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UNSW makes atoms in silicon 'talk' in new quantum achievement

A team of scientists from the university has announced the first observation of controllable interactions between two quantum bits.

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A scanning tunnelling microscope image showing the electron wave function of a qubit made from a phosphorus atom precisely positioned in silicon.

Image: Supplied

Scientists from the University of New South Wales (UNSW) have announced making two atom quantum bits (qubits) "talk" to each other in silicon, providing the ability to see their exact position in the solid state.

The team -- led by director of the Centre of Excellence for Quantum Computation and Communication Technology (CQC2T) and recent recipient of the Australian of the Year award UNSW Professor Michelle Simmons -- created the atom qubits by precisely positioning and encapsulating individual phosphorus atoms within a silicon chip.

The information is stored on the quantum spin of a single phosphorus electron, the university said.

"In placing our phosphorus atoms in the silicon to make a qubit, we have demonstrated that we can use a scanning probe to directly measure the atom's wave function, which tells us its exact physical location in the chip. We are the only group in the world who can actually see where our qubits are," Simmons explained in a statement.

"Our competitive advantage is that we can put our high-quality qubit where we want it in the chip, see what we've made, and then measure how it behaves. We can add another qubit nearby and see how the two wave functions interact. And then we can start to generate replicas of the devices we have created."

In realising the breakthrough, the team placed two qubits, one made of two phosphorus atoms and one made of a single phosphorus atom, 16 nanometres apart in a silicon chip.

Theory had predicted the two qubits would need to be placed 20 nanometres apart -- in the quantum world, a four nanometre improvement is a very big difference.

According to the university, using electrodes that were patterned onto the chip with similar precision techniques, the team was able to control the interactions between the two neighbouring qubits, resulting in the quantum spins of their electrons becoming correlated.

"This is a major milestone for the technology. These type of spin correlations are the precursor to the entangled states that are necessary for a quantum computer to function and carry out complex calculations," said study lead co-author Dr Matthew Broome, formerly of UNSW and now at the University of Copenhagen.

There's a big race internationally to build the first quantum computer and Simmons believes Australia can get there first. UNSW scientists and engineers at CQC2T are developing parallel patented approaches using single atom and quantum dot qubits.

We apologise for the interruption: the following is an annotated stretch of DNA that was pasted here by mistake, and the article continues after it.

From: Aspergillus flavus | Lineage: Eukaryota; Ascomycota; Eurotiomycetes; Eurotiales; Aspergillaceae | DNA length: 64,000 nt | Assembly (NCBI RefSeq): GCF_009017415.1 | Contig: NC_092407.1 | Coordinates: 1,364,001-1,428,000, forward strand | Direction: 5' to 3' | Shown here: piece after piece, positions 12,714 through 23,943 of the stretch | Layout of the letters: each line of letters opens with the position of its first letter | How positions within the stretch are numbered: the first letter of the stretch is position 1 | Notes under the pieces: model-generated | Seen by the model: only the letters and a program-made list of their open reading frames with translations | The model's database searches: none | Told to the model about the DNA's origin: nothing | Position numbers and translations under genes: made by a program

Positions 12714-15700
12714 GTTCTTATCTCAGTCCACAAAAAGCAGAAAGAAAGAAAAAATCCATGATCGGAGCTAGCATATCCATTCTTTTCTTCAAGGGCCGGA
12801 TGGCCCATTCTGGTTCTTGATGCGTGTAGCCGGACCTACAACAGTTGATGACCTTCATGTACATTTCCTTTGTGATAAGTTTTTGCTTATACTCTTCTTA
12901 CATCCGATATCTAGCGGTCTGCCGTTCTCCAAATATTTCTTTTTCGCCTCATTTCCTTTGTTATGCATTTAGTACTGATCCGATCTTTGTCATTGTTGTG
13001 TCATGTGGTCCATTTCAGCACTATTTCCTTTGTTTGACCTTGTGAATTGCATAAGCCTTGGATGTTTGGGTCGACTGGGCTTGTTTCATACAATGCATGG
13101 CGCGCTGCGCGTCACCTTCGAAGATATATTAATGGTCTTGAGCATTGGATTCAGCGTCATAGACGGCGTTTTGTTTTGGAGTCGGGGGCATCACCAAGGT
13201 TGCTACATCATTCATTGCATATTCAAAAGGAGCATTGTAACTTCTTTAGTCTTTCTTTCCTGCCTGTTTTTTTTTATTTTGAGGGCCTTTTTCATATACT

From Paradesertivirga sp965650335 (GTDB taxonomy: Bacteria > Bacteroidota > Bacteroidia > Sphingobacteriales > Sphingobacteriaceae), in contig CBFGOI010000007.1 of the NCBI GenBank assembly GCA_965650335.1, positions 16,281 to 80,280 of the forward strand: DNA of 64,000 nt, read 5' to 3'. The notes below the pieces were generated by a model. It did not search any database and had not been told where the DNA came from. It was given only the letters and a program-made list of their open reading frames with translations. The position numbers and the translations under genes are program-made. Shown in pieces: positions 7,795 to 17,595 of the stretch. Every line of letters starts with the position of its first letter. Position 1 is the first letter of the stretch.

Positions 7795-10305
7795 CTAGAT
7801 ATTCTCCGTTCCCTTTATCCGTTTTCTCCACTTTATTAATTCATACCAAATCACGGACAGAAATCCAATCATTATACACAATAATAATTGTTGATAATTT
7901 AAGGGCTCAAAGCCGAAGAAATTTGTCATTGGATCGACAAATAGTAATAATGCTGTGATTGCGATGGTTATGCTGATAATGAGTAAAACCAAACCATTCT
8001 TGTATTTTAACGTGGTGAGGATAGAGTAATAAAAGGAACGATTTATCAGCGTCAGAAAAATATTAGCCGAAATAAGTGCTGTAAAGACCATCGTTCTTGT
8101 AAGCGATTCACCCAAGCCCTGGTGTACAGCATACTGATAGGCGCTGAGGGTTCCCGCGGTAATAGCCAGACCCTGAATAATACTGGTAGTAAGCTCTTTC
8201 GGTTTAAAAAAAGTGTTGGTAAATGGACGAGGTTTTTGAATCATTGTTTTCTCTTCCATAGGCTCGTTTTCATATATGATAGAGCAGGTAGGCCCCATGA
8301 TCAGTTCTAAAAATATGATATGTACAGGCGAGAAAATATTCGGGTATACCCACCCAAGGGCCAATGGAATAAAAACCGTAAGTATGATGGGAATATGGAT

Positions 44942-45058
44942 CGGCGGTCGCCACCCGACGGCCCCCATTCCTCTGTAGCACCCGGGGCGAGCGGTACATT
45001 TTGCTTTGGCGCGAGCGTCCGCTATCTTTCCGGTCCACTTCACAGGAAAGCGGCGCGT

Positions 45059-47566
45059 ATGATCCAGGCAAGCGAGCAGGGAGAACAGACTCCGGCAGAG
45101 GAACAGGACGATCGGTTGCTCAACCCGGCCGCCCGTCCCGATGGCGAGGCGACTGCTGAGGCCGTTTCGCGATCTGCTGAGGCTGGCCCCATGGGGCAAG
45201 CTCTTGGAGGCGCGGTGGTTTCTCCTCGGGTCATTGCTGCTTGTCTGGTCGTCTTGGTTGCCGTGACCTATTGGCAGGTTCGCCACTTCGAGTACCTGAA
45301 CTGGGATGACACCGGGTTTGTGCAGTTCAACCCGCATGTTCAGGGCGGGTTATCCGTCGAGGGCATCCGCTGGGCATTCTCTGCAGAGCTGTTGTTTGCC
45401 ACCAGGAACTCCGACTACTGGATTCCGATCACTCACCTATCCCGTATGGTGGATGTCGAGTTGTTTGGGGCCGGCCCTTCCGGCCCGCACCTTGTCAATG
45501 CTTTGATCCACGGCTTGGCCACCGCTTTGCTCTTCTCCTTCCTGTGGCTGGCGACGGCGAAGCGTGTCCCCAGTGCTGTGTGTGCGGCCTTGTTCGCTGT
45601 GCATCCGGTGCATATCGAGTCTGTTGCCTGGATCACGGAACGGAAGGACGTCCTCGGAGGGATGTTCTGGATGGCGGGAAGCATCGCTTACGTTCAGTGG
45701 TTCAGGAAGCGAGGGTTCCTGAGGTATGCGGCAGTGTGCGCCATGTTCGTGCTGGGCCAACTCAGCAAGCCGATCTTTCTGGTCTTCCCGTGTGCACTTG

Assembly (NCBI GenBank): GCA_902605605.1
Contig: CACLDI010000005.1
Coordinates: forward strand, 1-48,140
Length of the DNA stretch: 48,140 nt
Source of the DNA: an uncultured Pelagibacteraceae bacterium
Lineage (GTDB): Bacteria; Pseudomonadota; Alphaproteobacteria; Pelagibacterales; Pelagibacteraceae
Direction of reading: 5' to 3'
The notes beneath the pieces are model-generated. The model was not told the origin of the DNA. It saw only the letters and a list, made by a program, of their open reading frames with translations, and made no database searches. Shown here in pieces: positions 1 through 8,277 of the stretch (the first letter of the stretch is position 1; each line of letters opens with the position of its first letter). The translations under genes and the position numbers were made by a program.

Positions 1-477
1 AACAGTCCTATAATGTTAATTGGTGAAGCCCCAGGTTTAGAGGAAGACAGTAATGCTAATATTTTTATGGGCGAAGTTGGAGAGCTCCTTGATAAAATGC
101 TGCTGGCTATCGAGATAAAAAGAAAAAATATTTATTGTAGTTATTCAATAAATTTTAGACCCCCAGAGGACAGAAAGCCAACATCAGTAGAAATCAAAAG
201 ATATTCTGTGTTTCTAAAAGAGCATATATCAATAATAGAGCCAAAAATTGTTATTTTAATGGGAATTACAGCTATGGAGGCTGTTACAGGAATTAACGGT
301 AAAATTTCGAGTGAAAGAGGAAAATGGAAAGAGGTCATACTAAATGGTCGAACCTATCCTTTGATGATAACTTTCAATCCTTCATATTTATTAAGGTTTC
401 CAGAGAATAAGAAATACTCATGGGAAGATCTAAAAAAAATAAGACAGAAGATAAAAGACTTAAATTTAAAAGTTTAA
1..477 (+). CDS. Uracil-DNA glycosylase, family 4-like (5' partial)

"Our hope is that both approaches will work well. That would be terrific for Australia," Simmons said.

Simmons and her teams have been reaching for the finish line since 2000, developing their first qubit in 2012.

A team of researchers she led unlocked the key to enabling quantum computer coding in silicon in late 2015, announcing that UNSW had the capability to write and manipulate a quantum version of computer code using two qubits in a silicon microchip.

The breakthrough followed on from an announcement made a month prior when another team of engineers from the university built a quantum logic gate in silicon, which made calculations between two qubits of information possible.

By optimising their nano-manufacturing process, Simmons' team has also recently created quantum circuitry with the lowest recorded electrical noise of any semiconductor device.

Additionally, they created an electron spin qubit with the longest lifetime ever reported in a nano-electric device of 30 seconds.

"The combined results from these three research papers confirm the extremely promising prospects for building multi-qubit systems using our atom qubits," Simmons added on Wednesday.

NSW government proposes Quantum Academy

On Tuesday, the New South Wales government proposed the establishment of a Sydney Quantum Academy, a city-wide initiative led by the University of Sydney (USyd) in partnership with Macquarie University, UNSW, and University of Technology, Sydney.

USyd deputy vice-chancellor (Research) professor Duncan Ivison said a Sydney Quantum Academy dedicated to postgraduate training and research would help Sydney cement its place as a global centre of excellence for quantum technology.

"A Quantum Academy will also act as a magnet for outstanding global talent and help develop the next generation of quantum engineers," professor Ivison said.

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